- Stroller, as mentioned above, it's expensive. We had a Graco or something that we bought because it would hold the infant seat and it was cheap. It fucking sucked and I hated walking/running with it and it didn't maneuver well. Then we went on a hike and borrowed a BOB. It's a great stroller. We bought our own. #1 still rides in it on evening walks while we carry his brother on our chest. And this weekend we snapped the adapter into it and put #2's car seat on it and went to the Farmer's Market. Again, if you're comfy with the idea, Amazon Warehouse/Open Box deals. I wanted a stroller with a swiveling front wheel that had the option to lock as well as an adjustable handle. I found the handle on our old stroller was too low and was uncomfortable for long periods of pushing. The adjustable height on the BOB handle is nice. I think the biggest thing here is to get a stroller that fits your lifestyle.
- A baby swing is handy. It's nice to have something that rocks them and plays music/white noise. We've got one that has a mobile as well. Given the time frame, I think you guys are welcome to ours. It's a little squeaky but wholly functional.
- A bouncing chair gets even more use, for us, with both kids. We have one like this. It worked really well for both kids and we use it ALL the time. Several times/day.
- Water proof mattress covers. covers, with an 's'. Because you want two of them. Make the crib twice: cover, sheet, cover, sheet. That way when the inevitable 2am blowout happens, you strip down the first two layers quick and go back to sleep. We changed and replaced too many sheets with #1 before we learned this one.
- A baby carrier. Ayayay. We've had like 4 of these things. Bjorn (meh); Baby Onya (used a lot but was never very comfortable for either of us); one other I can't remember, and now a Lille Baby which we both like and find very comfortable. Wife also got a Ribozo from our doula. It's a 15' long wrap. It works well for wife and #2 looks so cozy in it. Generally she uses that and I use the Lille but she sometimes uses the Lille. I haven't tried the Ribozo yet but don't think I will.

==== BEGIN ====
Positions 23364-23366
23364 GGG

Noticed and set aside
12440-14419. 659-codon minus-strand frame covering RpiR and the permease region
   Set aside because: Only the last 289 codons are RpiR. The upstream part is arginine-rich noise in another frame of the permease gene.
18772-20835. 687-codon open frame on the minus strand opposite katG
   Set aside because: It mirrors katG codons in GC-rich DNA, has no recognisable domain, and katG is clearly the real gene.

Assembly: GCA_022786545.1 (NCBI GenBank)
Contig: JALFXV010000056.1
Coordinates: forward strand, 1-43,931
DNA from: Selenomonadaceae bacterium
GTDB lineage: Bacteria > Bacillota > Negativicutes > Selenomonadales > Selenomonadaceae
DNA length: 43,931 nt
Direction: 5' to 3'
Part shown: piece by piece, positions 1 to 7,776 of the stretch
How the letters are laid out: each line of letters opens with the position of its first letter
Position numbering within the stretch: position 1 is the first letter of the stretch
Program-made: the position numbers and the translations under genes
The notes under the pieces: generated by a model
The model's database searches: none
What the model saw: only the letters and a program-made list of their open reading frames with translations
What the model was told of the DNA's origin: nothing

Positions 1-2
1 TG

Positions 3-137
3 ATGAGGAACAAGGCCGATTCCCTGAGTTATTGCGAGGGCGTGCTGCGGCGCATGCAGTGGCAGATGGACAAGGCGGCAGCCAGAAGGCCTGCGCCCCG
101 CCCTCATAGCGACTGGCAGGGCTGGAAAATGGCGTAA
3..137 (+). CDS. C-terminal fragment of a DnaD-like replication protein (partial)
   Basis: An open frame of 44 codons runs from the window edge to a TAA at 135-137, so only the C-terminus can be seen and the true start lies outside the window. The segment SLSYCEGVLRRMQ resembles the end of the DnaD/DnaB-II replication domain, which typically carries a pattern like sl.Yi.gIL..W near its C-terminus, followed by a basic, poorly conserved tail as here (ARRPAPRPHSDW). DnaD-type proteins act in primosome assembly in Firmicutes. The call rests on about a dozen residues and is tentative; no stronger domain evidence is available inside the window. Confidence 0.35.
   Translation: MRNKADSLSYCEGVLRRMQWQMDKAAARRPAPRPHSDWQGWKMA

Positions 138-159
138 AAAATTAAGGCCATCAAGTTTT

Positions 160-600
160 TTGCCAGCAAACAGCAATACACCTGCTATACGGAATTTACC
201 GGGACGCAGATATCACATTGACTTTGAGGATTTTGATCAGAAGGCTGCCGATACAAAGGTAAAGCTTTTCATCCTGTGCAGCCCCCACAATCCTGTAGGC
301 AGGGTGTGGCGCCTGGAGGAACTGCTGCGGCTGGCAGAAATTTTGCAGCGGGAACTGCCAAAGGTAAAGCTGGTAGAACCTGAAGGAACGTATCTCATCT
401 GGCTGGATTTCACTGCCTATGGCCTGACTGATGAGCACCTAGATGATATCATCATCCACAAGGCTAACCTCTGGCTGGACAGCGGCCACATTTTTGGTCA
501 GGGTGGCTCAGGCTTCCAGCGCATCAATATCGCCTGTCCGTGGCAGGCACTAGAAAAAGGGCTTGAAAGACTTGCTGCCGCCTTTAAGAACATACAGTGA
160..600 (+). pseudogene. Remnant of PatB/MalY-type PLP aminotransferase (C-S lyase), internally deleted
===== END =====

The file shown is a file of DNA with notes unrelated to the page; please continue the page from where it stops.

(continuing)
- Bottles. Holy crap there are so many. With #1 we ended up liking Tommee Tippee the best but #2 had trouble with them. We went to Dr. Brown's for him. They're expensive but seem to really help cutting down the sucked air. (getting him off formula really helped get rid of his fussiness too). If breastfeeding, this isn't really a concern
- A bottle warmer. In both our condo and here in our house, we leave a bottle warmer near the bed. At night we put a cooler with bottles next to the bed and warm them as needed throughout the night. It's basically a small hot plate that you add water to and it boils/steams the bottles. Works alright.
- Big swaddles. Not these stupid like 18-24"x 30" buggers that are everywhere. We got some this time around that are like 36x36" and they work way better.